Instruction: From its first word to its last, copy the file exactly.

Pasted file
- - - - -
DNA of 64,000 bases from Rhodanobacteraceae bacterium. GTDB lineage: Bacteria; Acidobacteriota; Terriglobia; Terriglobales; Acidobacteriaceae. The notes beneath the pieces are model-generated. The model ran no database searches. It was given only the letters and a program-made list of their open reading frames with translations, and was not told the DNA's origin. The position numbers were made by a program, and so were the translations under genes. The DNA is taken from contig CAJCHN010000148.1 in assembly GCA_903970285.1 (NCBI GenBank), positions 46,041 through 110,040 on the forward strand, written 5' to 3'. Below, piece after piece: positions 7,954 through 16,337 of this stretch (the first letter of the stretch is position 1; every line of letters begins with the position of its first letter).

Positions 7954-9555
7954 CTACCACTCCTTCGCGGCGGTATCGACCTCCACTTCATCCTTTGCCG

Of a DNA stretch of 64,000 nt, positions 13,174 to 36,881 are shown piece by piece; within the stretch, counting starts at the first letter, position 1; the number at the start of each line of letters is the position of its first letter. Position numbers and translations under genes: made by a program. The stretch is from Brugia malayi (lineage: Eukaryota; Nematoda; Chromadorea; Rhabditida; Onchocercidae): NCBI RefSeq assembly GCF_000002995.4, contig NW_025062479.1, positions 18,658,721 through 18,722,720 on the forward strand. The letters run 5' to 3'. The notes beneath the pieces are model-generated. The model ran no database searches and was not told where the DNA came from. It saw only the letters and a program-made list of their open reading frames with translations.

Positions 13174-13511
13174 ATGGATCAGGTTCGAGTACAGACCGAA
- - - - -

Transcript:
DNA of 64,000 bases from Rhodanobacteraceae bacterium. GTDB lineage: Bacteria; Acidobacteriota; Terriglobia; Terriglobales; Acidobacteriaceae. The notes beneath the pieces are model-generated. The model ran no database searches. It was given only the letters and a program-made list of their open reading frames with translations, and was not told the DNA's origin. The position numbers were made by a program, and so were the translations under genes. The DNA is taken from contig CAJCHN010000148.1 in assembly GCA_903970285.1 (NCBI GenBank), positions 46,041 through 110,040 on the forward strand, written 5' to 3'. Below, piece after piece: positions 7,954 through 16,337 of this stretch (the first letter of the stretch is position 1; every line of letters begins with the position of its first letter).

Positions 7954-9555
7954 CTACCACTCCTTCGCGGCGGTATCGACCTCCACTTCATCCTTTGCCG

Of a DNA stretch of 64,000 nt, positions 13,174 to 36,881 are shown piece by piece; within the stretch, counting starts at the first letter, position 1; the number at the start of each line of letters is the position of its first letter. Position numbers and translations under genes: made by a program. The stretch is from Brugia malayi (lineage: Eukaryota; Nematoda; Chromadorea; Rhabditida; Onchocercidae): NCBI RefSeq assembly GCF_000002995.4, contig NW_025062479.1, positions 18,658,721 through 18,722,720 on the forward strand. The letters run 5' to 3'. The notes beneath the pieces are model-generated. The model ran no database searches and was not told where the DNA came from. It saw only the letters and a program-made list of their open reading frames with translations.

Positions 13174-13511
13174 ATGGATCAGGTTCGAGTACAGACCGAA